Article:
Following similar moves across Europe, Danish members of the parliament are to hold a vote on whether to recognize Palestine.
Floated by lawmakers from three left-wing parties, the vote on a non-binding resolution to recognize Palestine as a state is to be held among the parliamentarians in early January.
It is to be preceded by a debate on the subject at the legislature on December 11.
Earlier in the month, Spanish lawmakers overwhelmingly approved a resolution recognizing Palestine. Though largely symbolic and likewise non-binding, the resolution gleaned 319 votes in favor, two against, and one abstention. The motion had been proposed by the main opposition Socialists.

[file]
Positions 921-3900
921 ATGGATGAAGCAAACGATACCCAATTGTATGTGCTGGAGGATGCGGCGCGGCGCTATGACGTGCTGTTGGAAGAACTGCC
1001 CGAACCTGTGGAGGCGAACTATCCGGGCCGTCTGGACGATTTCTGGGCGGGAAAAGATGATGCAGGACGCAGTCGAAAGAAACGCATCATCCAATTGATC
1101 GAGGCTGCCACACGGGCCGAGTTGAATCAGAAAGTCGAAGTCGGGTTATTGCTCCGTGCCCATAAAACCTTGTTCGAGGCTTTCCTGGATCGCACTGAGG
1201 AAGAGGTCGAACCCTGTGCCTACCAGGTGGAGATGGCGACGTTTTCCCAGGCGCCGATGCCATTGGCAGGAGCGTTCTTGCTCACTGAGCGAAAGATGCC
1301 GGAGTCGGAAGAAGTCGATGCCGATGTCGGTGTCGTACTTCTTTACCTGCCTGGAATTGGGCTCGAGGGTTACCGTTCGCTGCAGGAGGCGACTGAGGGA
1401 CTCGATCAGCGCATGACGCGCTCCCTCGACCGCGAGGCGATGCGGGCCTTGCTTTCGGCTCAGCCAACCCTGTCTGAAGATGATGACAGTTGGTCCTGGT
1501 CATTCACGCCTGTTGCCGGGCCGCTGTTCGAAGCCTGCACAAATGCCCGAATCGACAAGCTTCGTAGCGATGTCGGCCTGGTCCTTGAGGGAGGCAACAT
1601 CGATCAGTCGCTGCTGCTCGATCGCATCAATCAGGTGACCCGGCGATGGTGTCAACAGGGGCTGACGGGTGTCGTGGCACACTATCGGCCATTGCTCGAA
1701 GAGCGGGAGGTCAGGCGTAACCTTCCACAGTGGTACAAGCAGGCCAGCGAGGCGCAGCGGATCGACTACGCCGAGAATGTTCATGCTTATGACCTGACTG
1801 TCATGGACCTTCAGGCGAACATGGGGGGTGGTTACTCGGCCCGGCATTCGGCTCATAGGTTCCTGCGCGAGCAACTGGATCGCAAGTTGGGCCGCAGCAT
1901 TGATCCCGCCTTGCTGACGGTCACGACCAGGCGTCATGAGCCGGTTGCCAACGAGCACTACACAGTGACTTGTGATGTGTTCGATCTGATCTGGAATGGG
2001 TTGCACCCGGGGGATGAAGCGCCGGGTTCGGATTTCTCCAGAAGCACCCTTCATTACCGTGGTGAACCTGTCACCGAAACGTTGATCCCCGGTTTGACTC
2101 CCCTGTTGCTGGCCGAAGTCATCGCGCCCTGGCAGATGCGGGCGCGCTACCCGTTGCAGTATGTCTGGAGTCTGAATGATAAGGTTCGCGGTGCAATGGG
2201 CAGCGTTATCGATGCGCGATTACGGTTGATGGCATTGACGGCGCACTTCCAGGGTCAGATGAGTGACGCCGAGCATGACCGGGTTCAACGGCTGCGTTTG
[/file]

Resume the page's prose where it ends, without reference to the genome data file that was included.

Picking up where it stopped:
Britain and Ireland have already passed similar non-binding motions.
On October 30, Sweden went a step further and officially recognized the state of Palestine, drawing stringent criticism from Israel and the United States. Swedish Foreign Minister Margot Wallstrom dismissed the criticism leveled at the Scandinavian country by the US, saying, “It’s not the US that decides our politics.”
The French National Assembly will also vote on a proposal to urge the government to recognize Palestine as a state on Friday.
EU lawmakers were scheduled to vote on Thursday on the motion to recognize a Palestinian state, but it was postponed until December.